But students from white middle class backgrounds who went to a private school or grew up in an affluent area do not fit into any of the “diversity” categories. Middle class Oxford rejects are increasingly demanding explanations about why they missed out on a place, amid fear that they are being “squeezed out” by the university’s diversity drive. There has been a rise in requests for “ultra feedback” and it is feared that students will consider taking legal action against Colleges… Oxford is under growing pressure to admit more undergraduates from disadvantaged backgrounds and Colleges have started using “contextual data” about a student’s background to inform tutors’ decisions on their application.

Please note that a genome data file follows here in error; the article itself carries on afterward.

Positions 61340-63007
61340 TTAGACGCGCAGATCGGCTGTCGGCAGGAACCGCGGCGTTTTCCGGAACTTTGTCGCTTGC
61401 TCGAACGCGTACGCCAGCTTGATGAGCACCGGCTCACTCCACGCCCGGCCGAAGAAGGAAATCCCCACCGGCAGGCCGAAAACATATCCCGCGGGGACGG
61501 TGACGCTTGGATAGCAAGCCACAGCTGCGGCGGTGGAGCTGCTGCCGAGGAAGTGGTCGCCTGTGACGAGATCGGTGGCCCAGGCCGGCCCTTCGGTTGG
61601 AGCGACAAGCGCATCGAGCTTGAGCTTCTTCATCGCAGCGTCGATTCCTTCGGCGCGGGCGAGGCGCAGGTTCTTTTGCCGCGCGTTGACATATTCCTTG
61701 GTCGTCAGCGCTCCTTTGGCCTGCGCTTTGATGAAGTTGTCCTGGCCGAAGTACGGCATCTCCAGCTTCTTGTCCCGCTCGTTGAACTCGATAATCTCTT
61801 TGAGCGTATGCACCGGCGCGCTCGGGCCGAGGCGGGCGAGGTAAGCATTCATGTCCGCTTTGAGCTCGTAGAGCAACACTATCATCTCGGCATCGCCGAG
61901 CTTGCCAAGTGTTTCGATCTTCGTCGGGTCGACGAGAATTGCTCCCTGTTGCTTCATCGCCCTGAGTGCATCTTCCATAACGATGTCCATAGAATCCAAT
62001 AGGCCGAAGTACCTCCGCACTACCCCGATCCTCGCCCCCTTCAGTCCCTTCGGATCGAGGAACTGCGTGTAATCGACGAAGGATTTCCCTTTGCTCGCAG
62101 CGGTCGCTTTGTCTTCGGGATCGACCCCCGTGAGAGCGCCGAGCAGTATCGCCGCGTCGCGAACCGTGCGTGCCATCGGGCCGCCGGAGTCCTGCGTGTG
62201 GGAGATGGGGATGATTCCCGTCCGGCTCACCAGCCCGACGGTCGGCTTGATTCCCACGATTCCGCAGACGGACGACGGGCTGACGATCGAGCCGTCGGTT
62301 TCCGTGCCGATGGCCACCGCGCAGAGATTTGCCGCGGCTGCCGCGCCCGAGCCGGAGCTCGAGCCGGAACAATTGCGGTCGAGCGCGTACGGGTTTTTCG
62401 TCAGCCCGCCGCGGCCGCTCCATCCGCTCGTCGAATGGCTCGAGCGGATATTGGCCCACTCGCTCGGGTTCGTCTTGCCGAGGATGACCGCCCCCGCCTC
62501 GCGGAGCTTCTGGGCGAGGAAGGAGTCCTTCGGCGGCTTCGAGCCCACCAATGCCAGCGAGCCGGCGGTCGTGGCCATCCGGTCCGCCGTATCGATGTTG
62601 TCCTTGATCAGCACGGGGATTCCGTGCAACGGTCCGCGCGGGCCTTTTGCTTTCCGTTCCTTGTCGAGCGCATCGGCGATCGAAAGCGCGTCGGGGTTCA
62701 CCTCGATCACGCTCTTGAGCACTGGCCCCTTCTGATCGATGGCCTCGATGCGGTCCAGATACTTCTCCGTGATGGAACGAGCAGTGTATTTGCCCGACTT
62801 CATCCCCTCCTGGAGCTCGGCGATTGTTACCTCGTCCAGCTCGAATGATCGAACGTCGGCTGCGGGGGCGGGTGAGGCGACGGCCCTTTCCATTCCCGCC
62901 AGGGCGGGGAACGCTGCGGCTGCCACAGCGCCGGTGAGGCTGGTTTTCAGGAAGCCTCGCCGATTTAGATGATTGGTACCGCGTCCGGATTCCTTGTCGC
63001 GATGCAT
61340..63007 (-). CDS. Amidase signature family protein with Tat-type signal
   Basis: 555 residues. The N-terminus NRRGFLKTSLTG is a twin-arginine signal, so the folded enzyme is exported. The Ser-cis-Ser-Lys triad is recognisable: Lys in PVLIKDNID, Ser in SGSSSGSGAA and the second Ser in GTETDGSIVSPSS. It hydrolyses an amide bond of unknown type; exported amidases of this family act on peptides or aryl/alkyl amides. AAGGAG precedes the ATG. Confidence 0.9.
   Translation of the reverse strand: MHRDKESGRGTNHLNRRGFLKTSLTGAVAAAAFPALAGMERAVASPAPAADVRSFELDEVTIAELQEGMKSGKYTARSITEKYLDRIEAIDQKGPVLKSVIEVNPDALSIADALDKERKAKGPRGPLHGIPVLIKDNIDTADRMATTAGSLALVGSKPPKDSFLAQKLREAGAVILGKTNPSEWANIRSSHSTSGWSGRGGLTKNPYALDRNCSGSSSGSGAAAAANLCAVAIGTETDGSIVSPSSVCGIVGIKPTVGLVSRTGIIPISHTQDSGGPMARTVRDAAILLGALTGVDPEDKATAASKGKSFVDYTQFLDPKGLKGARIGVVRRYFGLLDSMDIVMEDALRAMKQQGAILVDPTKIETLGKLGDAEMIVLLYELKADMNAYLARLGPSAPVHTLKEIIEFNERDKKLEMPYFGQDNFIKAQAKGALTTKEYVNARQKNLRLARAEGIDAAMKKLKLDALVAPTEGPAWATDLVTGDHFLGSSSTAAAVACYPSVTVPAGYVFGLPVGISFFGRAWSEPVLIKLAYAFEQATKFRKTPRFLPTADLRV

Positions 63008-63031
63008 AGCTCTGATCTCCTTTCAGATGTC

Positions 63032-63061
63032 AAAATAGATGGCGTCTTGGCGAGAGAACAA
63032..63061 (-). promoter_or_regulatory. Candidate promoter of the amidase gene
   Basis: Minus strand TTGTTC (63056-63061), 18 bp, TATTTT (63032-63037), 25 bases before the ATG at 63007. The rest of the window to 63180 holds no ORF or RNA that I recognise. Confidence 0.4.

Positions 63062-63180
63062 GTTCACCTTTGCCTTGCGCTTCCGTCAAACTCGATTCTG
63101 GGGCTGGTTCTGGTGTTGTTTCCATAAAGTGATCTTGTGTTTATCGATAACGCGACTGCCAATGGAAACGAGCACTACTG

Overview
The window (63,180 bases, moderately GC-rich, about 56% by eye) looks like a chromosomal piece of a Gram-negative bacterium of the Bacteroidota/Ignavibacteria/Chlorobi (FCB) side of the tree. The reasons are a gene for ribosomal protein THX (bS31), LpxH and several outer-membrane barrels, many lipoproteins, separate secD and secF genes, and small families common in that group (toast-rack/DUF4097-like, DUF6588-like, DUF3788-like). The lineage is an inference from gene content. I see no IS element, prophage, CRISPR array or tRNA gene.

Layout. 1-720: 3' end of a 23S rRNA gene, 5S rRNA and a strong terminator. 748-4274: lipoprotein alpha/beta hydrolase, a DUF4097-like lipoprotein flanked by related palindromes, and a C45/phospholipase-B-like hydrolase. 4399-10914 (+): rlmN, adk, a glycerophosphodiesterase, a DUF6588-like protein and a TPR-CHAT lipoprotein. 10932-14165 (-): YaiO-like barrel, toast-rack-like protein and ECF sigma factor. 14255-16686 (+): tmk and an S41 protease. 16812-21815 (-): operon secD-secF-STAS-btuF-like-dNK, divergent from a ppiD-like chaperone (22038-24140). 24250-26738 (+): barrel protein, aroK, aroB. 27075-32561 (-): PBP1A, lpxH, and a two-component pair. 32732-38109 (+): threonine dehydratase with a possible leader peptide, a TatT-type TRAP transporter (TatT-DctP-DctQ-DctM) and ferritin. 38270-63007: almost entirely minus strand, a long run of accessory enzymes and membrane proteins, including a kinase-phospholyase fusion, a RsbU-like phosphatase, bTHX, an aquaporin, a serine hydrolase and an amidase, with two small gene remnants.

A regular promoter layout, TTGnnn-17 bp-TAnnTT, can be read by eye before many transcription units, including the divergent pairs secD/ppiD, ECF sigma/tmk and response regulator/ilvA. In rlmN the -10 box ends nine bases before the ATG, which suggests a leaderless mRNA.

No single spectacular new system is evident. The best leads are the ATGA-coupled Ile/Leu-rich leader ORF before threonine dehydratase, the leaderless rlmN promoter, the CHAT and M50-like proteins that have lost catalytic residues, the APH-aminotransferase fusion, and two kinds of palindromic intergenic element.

Short URL Mar 7th 2017, 3:11 PM Shouts of ‘Justice for Daniel’ in court as Richard Dekker is found guilty of teenager’s murder Daniel McAnaspie was stabbed to death in Dublin in 2010. Image: PA Archive/PA Images 14,820 Views Share89 Tweet Email Tuesday 7 Mar 2017, 3:11 PM Updated 5.25pmRICHARD DEKKER HAS been found guilty of the murder of Daniel McAnaspie by a unanimous jury verdict.Dekker (30), with an address in the Blanchardstown area of Dublin, had pleaded not guilty to the murder of 17-year-old Daniel McAnaspie at Tolka Valley Park, Blanchardstown on 26 February 2010.Trevor Noone (28), also from Blanchardstown, pleaded guilty to manslaughter last month for his role in the teenager’s death.The trial was heard in front of Justice Patrick McCarthy and a jury of seven women and five men.There were roars of ‘Justice for Daniel’ when Dekker was put in custody after he was found guilty.Dekker’s conviction came after a week-long trial and more than eight hours of deliberation by the jury at the Central Criminal Court. When the foreman confirmed that the verdict was unanimous, at least one of Daniel’s family could be heard whispering ‘Well done, well done’.When Justice McCarthy said he would remand Dekker in custody until a sentencing hearing on 3 April, they cheered and clapped. One shouted: ‘Well done judge, well done jury’, while others shouted ‘Justice for Daniel – a slogan that has been emblazoned on t-shirts worn by the victim’s family during the trial.Prosecuting counsel Brendan Grehan SC said Daniel’s family will prepare a statement for the court which will be read out at the sentencing hearing. Having been convicted of murder, Dekker faces a mandatory life sentence.The trial heard that Daniel’s parents were dead and he was in the care of the HSE in February 2010. On the day he died his carers dropped him off in Finglas where he was going to hang out with some friends.His curfew was 9pm but he skipped it and went to Blanchardstown with a friend to meet two girls. He was drinking and, according to several witnesses, was in good form.Daniel, his friend Gary Arnold and the two girls, Denise Kelly and Shauna Burke, hung out on a residential street in Blanchardstown where they met Dekker and Noone.It was the prosecution’s case that later that night, after Daniel’s friends had left, Dekker and Noone lured him to Tolka Valley Park where they stabbed him to death with a single blade from a garden shears.Garda interviewsLast week, Detective Garda Patrick McDonagh told prosecuting counsel Grehan that he interviewed Dekker several times on 24 and 25 May 2010 at Cabra Garda Station.Daniel’s decomposed body had been found in a drainage ditch 11 days earlier.The jury heard that Daniel begged for his life as he was stabbed to death.Dekker and Noone were known to have been among the last people to see Daniel. During those interviews Dekker at first denied all knowledge of what happened to the teenager.He told gardaí he felt sorry for Daniel’s family but added: “I didn’t know Daniel. I don’t know who stabbed him. If I did I would tell you.”He said the kind of people who would kill Daniel were “low lives” who should be buried alive. When gardaí asked if he was being honest, he replied: “Yes.”The interviews continued through the night and at around 6am gardaí showed Dekker a transcript from a statement made by Noone in Blanchardstown garda station the previous evening. In it, Noone said Dekker had stabbed Daniel.After reading the statement, Dekker said: “He is a fucking lying bastard. A scumbag lying bastard.”He told gardaí he would tell them everything that happened and that all the things Noone had accused him of were things that Noone himself had done.He explained that there was a clash between Noone and Daniel earlier in the evening when Daniel started talking about different people he had fought.One of the people he mentioned was a relative of Noone and when he heard this Noone punched Daniel once in the face.That incident blew over but later on Noone told Dekker that he wanted to bring Daniel over to Tolka Valley Park “to give him a hiding”. He said he knew Noone had the blade of the shears on him but Dekker did not think he was going to use it.Vicious attackThe three of them left Whitestown Avenue, where they had been drinking, and walked into Tolka Valley Park and onto a wooden footpath that crosses the Tolka River.As they walked along, Dekker said Noone had the blade in his hand and used it to stab Daniel in the back.The teenager fell down towards the river and begged: “Please, please lads, I’m dying.” Dekker told gardaí that he also begged Noone to stop, shouting: “Leave him, he’s fucking dying.”“I was begging him, pleading and begging him,” he told gardaí.Dekker said he got scared because he thought Noone would use the blade on him. He said he had “evil” in his eyes as he continued his attack on Daniel saying: “He has to go.”“I always used to be able to kick the bollocks out of Trevor but that night I wouldn’t even go there,” he said.He told gardaí that Noone had done bad things in the past, including stabbing a dog to death and burying it in his garden.Describing the final attack on Daniel, he said Noone “viciously, viciously, viciously stuck him with the blade” and twisted it “to make sure”.Following the attack he said Noone picked up the teenager’s body and threw it into a bush. Gardaí asked him what happened next and he said: “We just walked off home.”‘Just a couple of digs’In his final interview he said he knew Noone was carrying a blade but he thought he was “just going to give him a couple of digs”.Gardaí asked him if he knew how the body got from Tolka Valley Park to where it was found in a drainage ditch on a farm in Rathfeigh, Co Meath, some 30 kilometres away.He said he didn’t know what happened to the body as Noone would not tell him. He said Daniel did not deserve to die the way he did. “He didn’t deserve it one bit. He was only a young fella,” he said.He later brought gardaí to the area in Tolka Valley Park where he said the attack took place.Also giving evidence, Dr David Casey of Forensic Science Ireland told Grehan that he examined a hoodie, jumper, jacket and t-shirt found on Daniel’s body in the ditch.They were badly damaged but he was able to identify “stab cuts” on each garment. The jacket had about 12 stab cuts, he said.Former Deputy State Pathologist Dr Khalid Jaber found multiple stab wounds on Daniel’s body which he said could have been caused by the garden shears that the prosecution alleges was used to kill Daniel.Comments are closed as legal proceedings are ongoing. Read: Jury in Daniel McAnaspie murder trial hears how teenager begged for his life http://jrnl.ie/3275197 By Eoin Reynolds No Comments Tweet thisShare on FacebookEmail this article Image: PA Archive/PA Images